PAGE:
Requiem for a performer’s cafe

As new theme cafes and spaces sprout up all over the capital city, a relatively older venture is worth recalling.

Maryam Usman September 09, 2010
Requiem for a performer’s cafe

ISLAMABAD: As new theme cafes and community spaces sprout up all over the capital city, a relatively older venture is worth recalling for its unique focus on creativity and intellectual stimulation.

Emerging a little over two years ago, The Paper Microphone (TPM) became the “it” artsy platform for budding, like-minded creative people. Nadine Murtaza, proprietor TPM and a young educationist, said that she had felt the need for centres that encompassed all age-groups and catered to the unexplored talent in the city.

Adorned by perky graffiti and artwork, the café radiated a comfortable and clubby atmosphere. It was likened to the Central Perk coffee house of Friends fame. TPM used to host a myriad of events from storytelling afternoons to open mic nights to book clubs, game and movie nights.

The open mic nights became an instant hit, with performances on poetry to recitals to music instruments to monologues and standup comedy with a live audience.

Back in 2008, TPM collaborated with Desi Writers Lounge (DWL), an online writers’ community and forum. After that, readings and book clubs hosted by DWL became a permanent fixture at TPM.

The DWL community met every fortnight to discuss and dissect literary works over steaming lattes and juicy club sandwiches. These sessions became a regular feature at TPM that would invite readers and writers from all walks of life. TPM dedicated an exclusive corner to facilitate this rendezvous. The writers’ stationery and paraphernalia could be found neatly stacked in shelves, with pamphlets and bookmarks, alluring casual browsers visiting the cafe for the first time.

Another interesting activity at TPM was Game Night. Stimulating and aggressive matches of word games including Scrabble, Taboo, Balderdash and Boggle used to make for exciting evenings at the cafe.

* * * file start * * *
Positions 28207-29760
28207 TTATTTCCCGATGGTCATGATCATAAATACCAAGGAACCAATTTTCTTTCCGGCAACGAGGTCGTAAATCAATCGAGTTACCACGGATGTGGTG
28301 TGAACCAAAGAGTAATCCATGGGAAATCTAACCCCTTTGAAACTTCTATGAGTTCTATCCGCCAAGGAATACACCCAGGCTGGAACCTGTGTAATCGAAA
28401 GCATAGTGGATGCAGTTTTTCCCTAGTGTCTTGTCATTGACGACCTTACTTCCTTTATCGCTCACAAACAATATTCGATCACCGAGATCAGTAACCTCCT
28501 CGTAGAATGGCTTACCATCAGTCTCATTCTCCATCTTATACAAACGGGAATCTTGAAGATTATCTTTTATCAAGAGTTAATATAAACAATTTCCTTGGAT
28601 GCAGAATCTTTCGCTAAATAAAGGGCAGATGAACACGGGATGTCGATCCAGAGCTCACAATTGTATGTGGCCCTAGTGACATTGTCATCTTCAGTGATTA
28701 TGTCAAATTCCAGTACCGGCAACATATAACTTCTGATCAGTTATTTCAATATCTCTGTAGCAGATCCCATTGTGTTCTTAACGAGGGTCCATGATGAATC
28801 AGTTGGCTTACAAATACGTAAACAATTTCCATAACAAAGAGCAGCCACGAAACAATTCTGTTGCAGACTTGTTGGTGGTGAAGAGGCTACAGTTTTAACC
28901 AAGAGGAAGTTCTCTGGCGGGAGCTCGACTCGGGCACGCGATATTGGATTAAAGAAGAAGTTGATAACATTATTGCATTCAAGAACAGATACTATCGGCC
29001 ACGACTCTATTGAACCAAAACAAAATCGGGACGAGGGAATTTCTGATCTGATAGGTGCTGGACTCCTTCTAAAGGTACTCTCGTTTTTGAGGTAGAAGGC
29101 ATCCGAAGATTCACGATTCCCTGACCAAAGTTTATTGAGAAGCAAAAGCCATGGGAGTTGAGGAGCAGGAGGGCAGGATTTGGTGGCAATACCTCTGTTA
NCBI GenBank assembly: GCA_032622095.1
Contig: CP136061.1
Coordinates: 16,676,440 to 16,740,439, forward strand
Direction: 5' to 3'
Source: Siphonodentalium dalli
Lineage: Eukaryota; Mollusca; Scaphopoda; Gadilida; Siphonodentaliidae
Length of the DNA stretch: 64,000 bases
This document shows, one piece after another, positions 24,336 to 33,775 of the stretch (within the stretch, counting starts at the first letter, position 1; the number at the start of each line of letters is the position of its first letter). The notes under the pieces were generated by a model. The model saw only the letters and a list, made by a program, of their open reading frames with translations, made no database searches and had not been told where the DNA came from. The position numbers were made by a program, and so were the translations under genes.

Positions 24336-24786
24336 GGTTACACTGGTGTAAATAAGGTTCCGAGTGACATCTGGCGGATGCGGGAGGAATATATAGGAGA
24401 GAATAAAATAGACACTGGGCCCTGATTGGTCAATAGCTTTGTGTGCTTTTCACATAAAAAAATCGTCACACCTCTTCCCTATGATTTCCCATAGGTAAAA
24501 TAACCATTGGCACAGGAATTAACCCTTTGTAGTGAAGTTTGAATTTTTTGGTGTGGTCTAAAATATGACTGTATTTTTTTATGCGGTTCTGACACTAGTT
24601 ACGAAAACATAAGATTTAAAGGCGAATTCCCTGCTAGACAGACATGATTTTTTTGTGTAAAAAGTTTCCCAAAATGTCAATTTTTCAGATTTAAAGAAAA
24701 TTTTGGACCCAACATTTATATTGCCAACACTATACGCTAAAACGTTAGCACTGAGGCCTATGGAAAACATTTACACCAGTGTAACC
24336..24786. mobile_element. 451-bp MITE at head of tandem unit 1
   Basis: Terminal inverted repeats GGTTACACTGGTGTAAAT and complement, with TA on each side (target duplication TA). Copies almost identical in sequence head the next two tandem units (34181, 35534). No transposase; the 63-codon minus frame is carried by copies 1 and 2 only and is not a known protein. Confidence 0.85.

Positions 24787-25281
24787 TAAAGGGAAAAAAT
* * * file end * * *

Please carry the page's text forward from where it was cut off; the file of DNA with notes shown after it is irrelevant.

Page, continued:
However, TPM was not without its faults. For instance, it was located in a place of low visibility in Super Market (F-6) and its marketing was practically non-existent as the café’s management relied on Facebook groups and event pages for their promotions, hoping that word of mouth will pull them through.

The quality of the food served at TPM - once known to serve some of the most sumptuous pasta in town - also deteriorated over time, which contributed to its eventual demise about a year ago.

Though more outlets of same ilk might open and flourish, The Paper Microphone had made a space for itself in the hearts of the enthusiasts that visited it. It was decent yet affordable, which made it a natural choice for students.

The Paper Microphone brought together people from all walks of life and encouraged a healthy exchange of ideas and activity. Despite its low profile, it proved to be a secluded spot, away from the hustle-bustle of everyday life.

Once a mini mecca to writers, thespians and art aficionados of Islamabad, The Paper Microphone still invokes pleasant memories among its former patrons, who would sit around a table and slurp the delicious white hot chocolate served to them during a particularly intense session of Taboo.

Published in The Express Tribune, September 9th, 2010.


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